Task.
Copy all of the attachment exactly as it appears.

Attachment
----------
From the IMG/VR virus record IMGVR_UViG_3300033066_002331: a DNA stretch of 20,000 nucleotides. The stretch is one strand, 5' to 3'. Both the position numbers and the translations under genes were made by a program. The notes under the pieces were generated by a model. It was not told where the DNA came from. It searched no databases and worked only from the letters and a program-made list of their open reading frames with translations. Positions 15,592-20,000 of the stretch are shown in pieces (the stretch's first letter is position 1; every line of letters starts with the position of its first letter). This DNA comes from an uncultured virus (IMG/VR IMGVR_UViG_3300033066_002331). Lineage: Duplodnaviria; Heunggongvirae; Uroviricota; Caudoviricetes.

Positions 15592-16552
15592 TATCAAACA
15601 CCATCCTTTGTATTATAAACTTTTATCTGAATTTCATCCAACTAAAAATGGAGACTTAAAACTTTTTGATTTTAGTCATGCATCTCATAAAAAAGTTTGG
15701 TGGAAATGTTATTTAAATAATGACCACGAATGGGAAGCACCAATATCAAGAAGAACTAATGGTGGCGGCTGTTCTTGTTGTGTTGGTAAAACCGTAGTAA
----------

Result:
From the IMG/VR virus record IMGVR_UViG_3300033066_002331: a DNA stretch of 20,000 nucleotides. The stretch is one strand, 5' to 3'. Both the position numbers and the translations under genes were made by a program. The notes under the pieces were generated by a model. It was not told where the DNA came from. It searched no databases and worked only from the letters and a program-made list of their open reading frames with translations. Positions 15,592-20,000 of the stretch are shown in pieces (the stretch's first letter is position 1; every line of letters starts with the position of its first letter). This DNA comes from an uncultured virus (IMG/VR IMGVR_UViG_3300033066_002331). Lineage: Duplodnaviria; Heunggongvirae; Uroviricota; Caudoviricetes.

Positions 15592-16552
15592 TATCAAACA
15601 CCATCCTTTGTATTATAAACTTTTATCTGAATTTCATCCAACTAAAAATGGAGACTTAAAACTTTTTGATTTTAGTCATGCATCTCATAAAAAAGTTTGG
15701 TGGAAATGTTATTTAAATAATGACCACGAATGGGAAGCACCAATATCAAGAAGAACTAATGGTGGCGGCTGTTCTTGTTGTGTTGGTAAAACCGTAGTAA